Increased global fibrinolytic capacity as a clue for activated fibrinolysis in pre-eclampsia


Turkoz Sucak G., Acar K., Sucak A., Kirazli S., Haznedar R.

BLOOD COAGULATION & FIBRINOLYSIS, vol.17, no.5, pp.347-352, 2006 (Journal Indexed in SCI) identifier identifier identifier

  • Publication Type: Article / Article
  • Volume: 17 Issue: 5
  • Publication Date: 2006
  • Doi Number: 10.1097/01.mbc.0000233364.72863.a0
  • Title of Journal : BLOOD COAGULATION & FIBRINOLYSIS
  • Page Numbers: pp.347-352

Abstract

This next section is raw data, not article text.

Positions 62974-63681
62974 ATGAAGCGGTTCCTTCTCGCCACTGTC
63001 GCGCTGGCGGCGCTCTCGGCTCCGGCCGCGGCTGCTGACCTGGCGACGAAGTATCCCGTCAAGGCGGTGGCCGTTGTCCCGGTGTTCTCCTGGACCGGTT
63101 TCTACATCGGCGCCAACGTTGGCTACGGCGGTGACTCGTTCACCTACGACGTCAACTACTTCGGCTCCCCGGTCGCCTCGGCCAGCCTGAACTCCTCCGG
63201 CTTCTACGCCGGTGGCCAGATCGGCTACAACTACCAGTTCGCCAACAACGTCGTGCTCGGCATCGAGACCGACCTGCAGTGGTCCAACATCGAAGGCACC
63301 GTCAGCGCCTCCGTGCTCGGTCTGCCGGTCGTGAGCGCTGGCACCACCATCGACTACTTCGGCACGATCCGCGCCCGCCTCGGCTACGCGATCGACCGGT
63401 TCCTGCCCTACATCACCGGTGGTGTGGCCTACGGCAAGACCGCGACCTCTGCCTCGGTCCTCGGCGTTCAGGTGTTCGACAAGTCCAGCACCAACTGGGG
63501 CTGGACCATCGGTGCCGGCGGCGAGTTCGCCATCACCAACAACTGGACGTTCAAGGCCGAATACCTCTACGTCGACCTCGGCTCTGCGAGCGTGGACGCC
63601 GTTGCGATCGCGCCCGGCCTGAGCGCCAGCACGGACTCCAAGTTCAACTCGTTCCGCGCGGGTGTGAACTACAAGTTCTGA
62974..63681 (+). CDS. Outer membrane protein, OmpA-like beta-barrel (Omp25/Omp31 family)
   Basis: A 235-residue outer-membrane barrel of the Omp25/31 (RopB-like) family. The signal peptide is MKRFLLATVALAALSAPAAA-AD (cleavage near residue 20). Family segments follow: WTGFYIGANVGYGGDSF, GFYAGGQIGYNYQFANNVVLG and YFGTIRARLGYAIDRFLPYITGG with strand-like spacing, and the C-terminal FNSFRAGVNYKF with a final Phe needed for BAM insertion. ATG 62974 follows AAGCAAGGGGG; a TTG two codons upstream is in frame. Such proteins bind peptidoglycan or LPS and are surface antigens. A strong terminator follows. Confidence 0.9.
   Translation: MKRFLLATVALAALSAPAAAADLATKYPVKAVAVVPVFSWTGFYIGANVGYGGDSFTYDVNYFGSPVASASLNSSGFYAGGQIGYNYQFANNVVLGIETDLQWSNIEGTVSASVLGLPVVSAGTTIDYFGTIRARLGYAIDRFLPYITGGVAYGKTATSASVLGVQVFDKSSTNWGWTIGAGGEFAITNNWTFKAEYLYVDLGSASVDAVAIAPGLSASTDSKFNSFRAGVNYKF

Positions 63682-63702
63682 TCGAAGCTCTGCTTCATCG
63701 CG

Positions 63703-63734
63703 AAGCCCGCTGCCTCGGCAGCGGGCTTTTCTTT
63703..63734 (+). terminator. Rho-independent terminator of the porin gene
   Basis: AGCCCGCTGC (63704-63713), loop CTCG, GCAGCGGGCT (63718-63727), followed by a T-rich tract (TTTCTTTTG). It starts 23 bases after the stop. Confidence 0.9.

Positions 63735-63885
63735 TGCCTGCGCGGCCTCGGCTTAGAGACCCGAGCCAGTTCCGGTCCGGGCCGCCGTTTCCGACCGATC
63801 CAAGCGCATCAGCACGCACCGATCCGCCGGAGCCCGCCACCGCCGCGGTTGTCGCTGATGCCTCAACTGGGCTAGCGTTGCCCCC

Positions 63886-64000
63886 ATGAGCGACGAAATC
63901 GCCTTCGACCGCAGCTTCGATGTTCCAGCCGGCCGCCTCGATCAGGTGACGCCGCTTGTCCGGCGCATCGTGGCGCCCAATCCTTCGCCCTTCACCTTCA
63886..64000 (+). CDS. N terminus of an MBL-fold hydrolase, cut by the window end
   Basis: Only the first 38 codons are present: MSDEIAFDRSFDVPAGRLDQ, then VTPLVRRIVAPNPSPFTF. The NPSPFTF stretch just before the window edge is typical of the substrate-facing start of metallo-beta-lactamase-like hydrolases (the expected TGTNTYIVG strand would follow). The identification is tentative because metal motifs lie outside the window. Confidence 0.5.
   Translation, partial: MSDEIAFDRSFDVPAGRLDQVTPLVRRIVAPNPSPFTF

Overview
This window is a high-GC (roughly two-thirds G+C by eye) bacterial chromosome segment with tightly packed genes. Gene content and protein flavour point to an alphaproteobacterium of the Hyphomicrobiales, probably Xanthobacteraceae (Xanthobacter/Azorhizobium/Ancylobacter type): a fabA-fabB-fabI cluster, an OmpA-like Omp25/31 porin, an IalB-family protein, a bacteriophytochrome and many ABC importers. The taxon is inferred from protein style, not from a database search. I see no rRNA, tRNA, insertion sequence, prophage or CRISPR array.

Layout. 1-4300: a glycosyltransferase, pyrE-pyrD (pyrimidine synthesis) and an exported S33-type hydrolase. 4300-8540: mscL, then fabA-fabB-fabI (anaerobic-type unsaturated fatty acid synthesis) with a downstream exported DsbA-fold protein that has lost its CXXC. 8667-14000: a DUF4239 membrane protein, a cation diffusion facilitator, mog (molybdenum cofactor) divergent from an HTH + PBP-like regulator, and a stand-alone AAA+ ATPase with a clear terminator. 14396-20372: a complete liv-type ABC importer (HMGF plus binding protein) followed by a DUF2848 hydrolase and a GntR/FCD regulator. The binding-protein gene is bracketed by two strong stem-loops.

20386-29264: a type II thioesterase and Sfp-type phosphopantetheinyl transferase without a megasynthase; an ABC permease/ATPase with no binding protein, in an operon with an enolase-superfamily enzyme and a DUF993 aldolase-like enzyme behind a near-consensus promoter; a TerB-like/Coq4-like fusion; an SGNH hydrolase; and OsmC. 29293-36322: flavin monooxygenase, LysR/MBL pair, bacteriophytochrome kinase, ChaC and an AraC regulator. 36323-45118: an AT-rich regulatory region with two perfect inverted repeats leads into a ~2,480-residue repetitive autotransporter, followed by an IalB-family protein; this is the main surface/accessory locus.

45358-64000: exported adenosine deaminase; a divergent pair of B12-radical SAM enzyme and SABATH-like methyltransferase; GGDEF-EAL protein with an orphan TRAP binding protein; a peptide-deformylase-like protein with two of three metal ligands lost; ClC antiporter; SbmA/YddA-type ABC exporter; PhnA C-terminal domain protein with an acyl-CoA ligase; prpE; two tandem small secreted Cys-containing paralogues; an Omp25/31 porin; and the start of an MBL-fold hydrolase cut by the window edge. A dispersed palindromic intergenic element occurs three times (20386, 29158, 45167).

The aim of this study was to compare fibrinolysis in normal pregnancy and pre-eclampsia using individual markers of thrombosis and fibrinolysis with the contribution of a new parameter, global fibrinolytic capacity. Coagulation was determined with thrombin-antithrombin complex and prothrombin fragment 1+2 (F 1+2) and fibrinolysis markers. Tissue plasminogen activator, plasminogen activator inhibitor-1 and global fibrinolytic capacity were determined in 14 normal pregnancies and 29 women with pre-eclampsia. global fibrinolytic capacity was also determined in 14 age-matched healthy women. The Mann Whitney U test and Pearson correlation test were used for statistical analysis. Thrombin-antithrombin complex, prothrombin fragment 1+2 levels, and global fibrinolytic capacity levels in pre-eclamptic women were significantly higher than in women with normal pregnancies (P < 0.05). Tissue plasminogen activator, plasminogen activator inhibitor-1 levels were also significantly higher in the pre-eclampsia group (P < 0.001 and P < 0.05 respectively). No significant correlation was found between global fibrinolytic capacity and thrombin-antithrombin complex, prothrombin fragment 1+2 levels, tissue plasminogen activator or plasminogen activator inhibitor-1 activity. Our results suggest that both thrombin formation and fibrinolysis are increased in pre-eclampsia compared with normal pregnancy. The increased global fibrinolytic capacity indicates that fibrinolysis remains preserved in pre-eclampsia. We suggest that global fibrinolytic capacity may be a useful parameter for accurately measuring in-vivo fibrinolysis globally, instead of with single parameters which may overlook the complex interactions between coagulation and fibrinolytic systems.